Never Short a Player

As a wildlife photographer, I tend to gravitate to the new or rarer opportunities.  Clearly those experiences come with a greater opportunity to learn something interesting or to simply expand your portfolio.   I try to be conscious of this tendency while out in the field since it can cause tunnel vision – a narrowing/restriction of your photo targets.  The best example of this is on your first trip to Yellowstone compared to subsequent and even the later days of your first trip.  If you have been there, go back and take a look at your first day’s shots.  Guessing there are a lot of Bison in there.  Now check the second, third and any subsequent trips.  If you are like me, there is a logarithmic decline in those types of shots.  Linda is very aware of this when it comes to my birding efforts.  Takes a lot for me to take another picture of a Coot ha!  I bring this all up because today’s post is one of those cases where traditional tunnel vision often occurs – fortunately, there’s a remedy!

Mallards shot at Springfield Lake May 2015

The Mallard is abundantly common in my parts, well for that matter, all of North America.  If you are birding and come upon a decent sized body of water you are most assuredly going to see one or two hanging out near the banks paddling lazily by.  To uphold my golden rule, I’ll quickly snap a pick just to record a species spotting – little effort in making sure the camera settings are ideal.  For Coots I’m tempted to shoot from the hip and not even worry about getting it framed – those things are EVERYWHERE.  There is something that changes my nonchalant attitude to the Mallard, something that transforms a minutia of shooting time into minutes if not hours.

Mallards shot at Springfield Lake May 2015

Hit the jump to see some more pics of this cuties!

That’s right, babies!  I am an absolute sucker for young offspring.  Call me a softie, but there is nothing cuter or fulfilling that seeing parents caring for their young.  The obligation to nurturing and protecting those unable to fend for themselves is a universal trait between man and the wild.  As I look through glass at sights such as this Mallard female and her chicks, all the day to day stress seems to fall away.  This mother is tasked with protecting 10 of the most fragile things you could possibly imagine from dangers involved in the circle of life.  I can’t imagine how hard this is compared to being on the top of the food chain.  By the looks of this experience from Springfield Lake, IL back in May 2015, this Hen was excelling in her role – 10 ducklings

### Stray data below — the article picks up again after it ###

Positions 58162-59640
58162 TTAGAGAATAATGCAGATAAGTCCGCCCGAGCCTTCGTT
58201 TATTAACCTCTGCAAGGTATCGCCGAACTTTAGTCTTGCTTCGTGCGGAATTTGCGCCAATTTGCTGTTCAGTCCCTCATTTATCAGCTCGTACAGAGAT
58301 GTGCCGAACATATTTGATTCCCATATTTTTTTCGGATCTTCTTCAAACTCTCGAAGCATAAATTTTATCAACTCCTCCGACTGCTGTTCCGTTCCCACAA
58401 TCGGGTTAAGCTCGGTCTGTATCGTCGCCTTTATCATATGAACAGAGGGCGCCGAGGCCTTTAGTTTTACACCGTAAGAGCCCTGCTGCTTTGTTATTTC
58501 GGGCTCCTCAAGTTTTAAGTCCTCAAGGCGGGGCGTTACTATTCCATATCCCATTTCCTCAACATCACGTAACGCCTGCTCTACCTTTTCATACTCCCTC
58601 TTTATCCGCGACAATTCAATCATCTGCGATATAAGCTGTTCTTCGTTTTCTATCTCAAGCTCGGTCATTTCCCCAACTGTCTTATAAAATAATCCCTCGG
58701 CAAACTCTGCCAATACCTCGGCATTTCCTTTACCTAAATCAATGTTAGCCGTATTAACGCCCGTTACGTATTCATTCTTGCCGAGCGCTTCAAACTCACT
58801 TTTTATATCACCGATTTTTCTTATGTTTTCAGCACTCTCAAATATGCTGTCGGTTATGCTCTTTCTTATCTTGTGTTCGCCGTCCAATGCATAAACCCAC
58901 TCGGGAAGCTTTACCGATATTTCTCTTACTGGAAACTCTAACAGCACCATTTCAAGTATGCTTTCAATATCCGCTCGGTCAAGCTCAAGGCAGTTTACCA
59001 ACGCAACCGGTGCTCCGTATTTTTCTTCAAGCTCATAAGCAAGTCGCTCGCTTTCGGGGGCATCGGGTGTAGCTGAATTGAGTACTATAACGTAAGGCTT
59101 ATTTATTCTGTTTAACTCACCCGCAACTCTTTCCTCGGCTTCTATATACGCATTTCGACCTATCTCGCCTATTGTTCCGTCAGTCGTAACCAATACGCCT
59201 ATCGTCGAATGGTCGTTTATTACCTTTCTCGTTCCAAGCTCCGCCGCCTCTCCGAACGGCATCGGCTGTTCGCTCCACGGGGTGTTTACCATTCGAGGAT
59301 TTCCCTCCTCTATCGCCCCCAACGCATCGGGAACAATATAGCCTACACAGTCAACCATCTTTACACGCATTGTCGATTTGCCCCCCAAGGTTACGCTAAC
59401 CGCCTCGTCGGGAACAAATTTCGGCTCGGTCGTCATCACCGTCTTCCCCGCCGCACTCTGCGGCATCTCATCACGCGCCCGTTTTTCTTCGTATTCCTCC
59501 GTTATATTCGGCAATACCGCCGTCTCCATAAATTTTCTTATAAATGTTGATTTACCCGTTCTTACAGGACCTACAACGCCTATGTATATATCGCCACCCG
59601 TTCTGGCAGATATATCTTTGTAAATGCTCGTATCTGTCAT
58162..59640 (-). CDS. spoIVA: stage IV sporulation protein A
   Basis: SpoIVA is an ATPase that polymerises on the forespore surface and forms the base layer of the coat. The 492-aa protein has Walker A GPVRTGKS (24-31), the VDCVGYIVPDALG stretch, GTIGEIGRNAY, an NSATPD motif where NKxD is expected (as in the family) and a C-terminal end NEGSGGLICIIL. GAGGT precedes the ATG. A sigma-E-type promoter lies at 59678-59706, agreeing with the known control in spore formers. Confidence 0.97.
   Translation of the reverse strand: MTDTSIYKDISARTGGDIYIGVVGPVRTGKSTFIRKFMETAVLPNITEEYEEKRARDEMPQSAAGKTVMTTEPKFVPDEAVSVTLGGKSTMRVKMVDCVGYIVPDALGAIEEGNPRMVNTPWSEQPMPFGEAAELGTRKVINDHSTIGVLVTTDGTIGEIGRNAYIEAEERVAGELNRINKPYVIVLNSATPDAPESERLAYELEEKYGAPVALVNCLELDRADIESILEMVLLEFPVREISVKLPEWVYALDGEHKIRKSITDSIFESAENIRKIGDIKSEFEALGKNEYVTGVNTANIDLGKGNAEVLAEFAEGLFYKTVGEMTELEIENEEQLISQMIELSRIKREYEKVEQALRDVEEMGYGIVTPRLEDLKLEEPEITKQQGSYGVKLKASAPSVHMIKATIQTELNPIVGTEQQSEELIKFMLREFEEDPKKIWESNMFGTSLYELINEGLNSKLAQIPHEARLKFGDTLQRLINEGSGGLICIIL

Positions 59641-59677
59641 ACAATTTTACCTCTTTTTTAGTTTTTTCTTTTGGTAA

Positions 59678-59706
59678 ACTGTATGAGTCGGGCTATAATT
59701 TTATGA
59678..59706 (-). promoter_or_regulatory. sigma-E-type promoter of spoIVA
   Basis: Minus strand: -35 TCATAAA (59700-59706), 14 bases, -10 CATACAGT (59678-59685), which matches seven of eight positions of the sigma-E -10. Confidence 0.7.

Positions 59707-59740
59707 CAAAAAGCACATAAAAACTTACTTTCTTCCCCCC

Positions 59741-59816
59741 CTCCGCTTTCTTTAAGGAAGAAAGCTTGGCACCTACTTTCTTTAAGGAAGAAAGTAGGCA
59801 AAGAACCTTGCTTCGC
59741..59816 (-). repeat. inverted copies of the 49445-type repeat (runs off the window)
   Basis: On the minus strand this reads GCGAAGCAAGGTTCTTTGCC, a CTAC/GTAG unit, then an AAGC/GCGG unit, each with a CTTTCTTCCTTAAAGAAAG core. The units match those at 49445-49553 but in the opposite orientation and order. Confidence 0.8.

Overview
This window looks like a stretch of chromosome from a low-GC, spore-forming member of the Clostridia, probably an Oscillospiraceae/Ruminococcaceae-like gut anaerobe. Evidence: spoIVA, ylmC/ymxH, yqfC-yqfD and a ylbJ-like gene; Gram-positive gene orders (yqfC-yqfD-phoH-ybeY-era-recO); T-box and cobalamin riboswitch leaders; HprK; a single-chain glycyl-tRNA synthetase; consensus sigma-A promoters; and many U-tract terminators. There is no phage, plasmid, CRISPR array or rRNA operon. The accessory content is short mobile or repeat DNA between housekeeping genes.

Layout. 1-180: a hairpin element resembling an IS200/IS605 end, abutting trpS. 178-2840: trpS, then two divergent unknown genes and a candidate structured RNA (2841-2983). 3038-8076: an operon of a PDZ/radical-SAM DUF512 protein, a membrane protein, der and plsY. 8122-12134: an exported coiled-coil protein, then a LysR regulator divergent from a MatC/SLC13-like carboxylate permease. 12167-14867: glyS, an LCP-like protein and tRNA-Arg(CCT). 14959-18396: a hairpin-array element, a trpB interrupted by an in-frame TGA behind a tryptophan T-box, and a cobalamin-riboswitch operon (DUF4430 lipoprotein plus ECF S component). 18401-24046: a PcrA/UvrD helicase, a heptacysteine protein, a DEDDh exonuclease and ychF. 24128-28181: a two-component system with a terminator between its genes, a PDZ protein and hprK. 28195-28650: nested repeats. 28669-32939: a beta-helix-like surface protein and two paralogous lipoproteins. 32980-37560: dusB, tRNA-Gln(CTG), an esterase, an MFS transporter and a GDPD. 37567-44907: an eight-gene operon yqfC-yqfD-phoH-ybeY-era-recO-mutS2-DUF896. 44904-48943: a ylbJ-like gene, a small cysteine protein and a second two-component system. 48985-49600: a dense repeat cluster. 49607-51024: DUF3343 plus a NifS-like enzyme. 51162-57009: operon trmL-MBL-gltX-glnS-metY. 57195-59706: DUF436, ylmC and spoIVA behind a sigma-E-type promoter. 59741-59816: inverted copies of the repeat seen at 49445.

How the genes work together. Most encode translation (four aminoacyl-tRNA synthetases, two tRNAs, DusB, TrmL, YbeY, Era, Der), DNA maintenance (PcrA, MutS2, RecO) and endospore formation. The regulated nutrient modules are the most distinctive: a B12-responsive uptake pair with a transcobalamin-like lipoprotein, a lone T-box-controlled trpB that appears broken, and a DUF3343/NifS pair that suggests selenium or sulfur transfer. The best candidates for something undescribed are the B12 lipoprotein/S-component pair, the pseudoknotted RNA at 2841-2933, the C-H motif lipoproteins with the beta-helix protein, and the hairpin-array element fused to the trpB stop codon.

Mallards shot at Springfield Lake May 2015

Nothing like having enough players in the family to play just about any organized sports game.  Imagine a team full of jerseys that all say Donald on the back.  So there I sat filling up the SD card with shot after shot of these fuzzballs.  Extremely grateful their mother trusted me enough to show them off to me.

Mallards shot at Springfield Lake May 2015

Interestingly enough, that wasn’t the only set of offspring paddling around Lake Springfield that day.  Nope, everyone was out showing off their pride and joy.  Linda and I were able to witness various stages of the Mallard from the adult and chicks above to the later stages of juvenile.  My apologies, but I am not confident in my age identification of these stages.  I just know that the one below is older that the ones above – still cute as hell.

Mallards shot at Springfield Lake May 2015

Then there was another set of siblings that looked like they were beginning to gain a bit of independence from their mother.  This other set would drift further out, exploring their surroundings and gaining confidence in their abilities.

Mallards shot at Springfield Lake May 2015

Did a bit of research for this particular post – was trying to figure out if there was a way to tell sexes in the young feathering.  From an article in the Washington Post (admittedly not my go to source for birding information), beak colors are the most reliable way to determine the sex of a Mallard.  Drakes sport greenish-yellow bills and hens/ducks powder their bills with black splotches on an orange base.,   Taking that advice in hand, I would surmise that the juvenile in the top of the shot below is a female and the nearest one at the bottom is on its way to reaching Drake status.

Mallards shot at Springfield Lake May 2015

Oh no, I’ve used up all my pictures.  Hopefully your heart melted as much as mine did over these you feathers.  Let’s all assume these chicks and juvis made it to adulthood and enjoying their own relaxing swim near the banks of a river or lake near you.

2 thoughts on “Never Short a Player”

  1. Very cute! I like the youngsters as well. Mallard chicks are extremely cute, but as I’ve mentioned there is nothing in the world cuter than baby Killdeers. If anyone hasn’t seen them, Google them–you’ll be amazed. This is also the case when they go stand beneath their mother’s wing and just their little legs show.



  2. I have to agree, those Killdeer chicks are super cute. The chick under the wing happens to be one of my two long sought after shots – the other one I want is a chick riding on their mother’s back. I think Linda is somehow sabotaging me because she knows if I ever get those in the tin she doesn’t have a prayer of winning the UB contest ha! Thanks for shaking the cobwebs out of the comments area.


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